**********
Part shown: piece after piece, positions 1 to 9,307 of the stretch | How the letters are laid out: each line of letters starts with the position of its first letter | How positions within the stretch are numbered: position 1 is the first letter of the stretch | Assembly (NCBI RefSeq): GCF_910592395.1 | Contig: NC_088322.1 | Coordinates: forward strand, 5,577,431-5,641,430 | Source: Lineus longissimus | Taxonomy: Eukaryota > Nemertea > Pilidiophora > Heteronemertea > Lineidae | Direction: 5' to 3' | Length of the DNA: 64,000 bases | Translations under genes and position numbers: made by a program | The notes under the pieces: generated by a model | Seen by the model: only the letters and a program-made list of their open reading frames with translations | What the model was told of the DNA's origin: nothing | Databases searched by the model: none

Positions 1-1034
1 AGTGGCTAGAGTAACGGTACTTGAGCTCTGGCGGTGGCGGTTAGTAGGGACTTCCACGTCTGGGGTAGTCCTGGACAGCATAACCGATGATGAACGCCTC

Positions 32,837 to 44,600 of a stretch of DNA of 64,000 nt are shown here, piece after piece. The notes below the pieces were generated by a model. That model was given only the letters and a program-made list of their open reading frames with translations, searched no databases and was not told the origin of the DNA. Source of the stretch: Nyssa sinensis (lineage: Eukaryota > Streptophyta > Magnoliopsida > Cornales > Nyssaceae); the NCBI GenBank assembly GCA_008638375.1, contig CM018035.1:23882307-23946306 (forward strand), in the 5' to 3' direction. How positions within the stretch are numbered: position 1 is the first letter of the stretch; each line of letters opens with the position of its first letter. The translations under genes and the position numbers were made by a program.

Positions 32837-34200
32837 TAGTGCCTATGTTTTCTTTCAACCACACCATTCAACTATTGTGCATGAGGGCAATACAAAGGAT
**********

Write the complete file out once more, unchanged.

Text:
Part shown: piece after piece, positions 1 to 9,307 of the stretch | How the letters are laid out: each line of letters starts with the position of its first letter | How positions within the stretch are numbered: position 1 is the first letter of the stretch | Assembly (NCBI RefSeq): GCF_910592395.1 | Contig: NC_088322.1 | Coordinates: forward strand, 5,577,431-5,641,430 | Source: Lineus longissimus | Taxonomy: Eukaryota > Nemertea > Pilidiophora > Heteronemertea > Lineidae | Direction: 5' to 3' | Length of the DNA: 64,000 bases | Translations under genes and position numbers: made by a program | The notes under the pieces: generated by a model | Seen by the model: only the letters and a program-made list of their open reading frames with translations | What the model was told of the DNA's origin: nothing | Databases searched by the model: none

Positions 1-1034
1 AGTGGCTAGAGTAACGGTACTTGAGCTCTGGCGGTGGCGGTTAGTAGGGACTTCCACGTCTGGGGTAGTCCTGGACAGCATAACCGATGATGAACGCCTC

Positions 32,837 to 44,600 of a stretch of DNA of 64,000 nt are shown here, piece after piece. The notes below the pieces were generated by a model. That model was given only the letters and a program-made list of their open reading frames with translations, searched no databases and was not told the origin of the DNA. Source of the stretch: Nyssa sinensis (lineage: Eukaryota > Streptophyta > Magnoliopsida > Cornales > Nyssaceae); the NCBI GenBank assembly GCA_008638375.1, contig CM018035.1:23882307-23946306 (forward strand), in the 5' to 3' direction. How positions within the stretch are numbered: position 1 is the first letter of the stretch; each line of letters opens with the position of its first letter. The translations under genes and the position numbers were made by a program.

Positions 32837-34200
32837 TAGTGCCTATGTTTTCTTTCAACCACACCATTCAACTATTGTGCATGAGGGCAATACAAAGGAT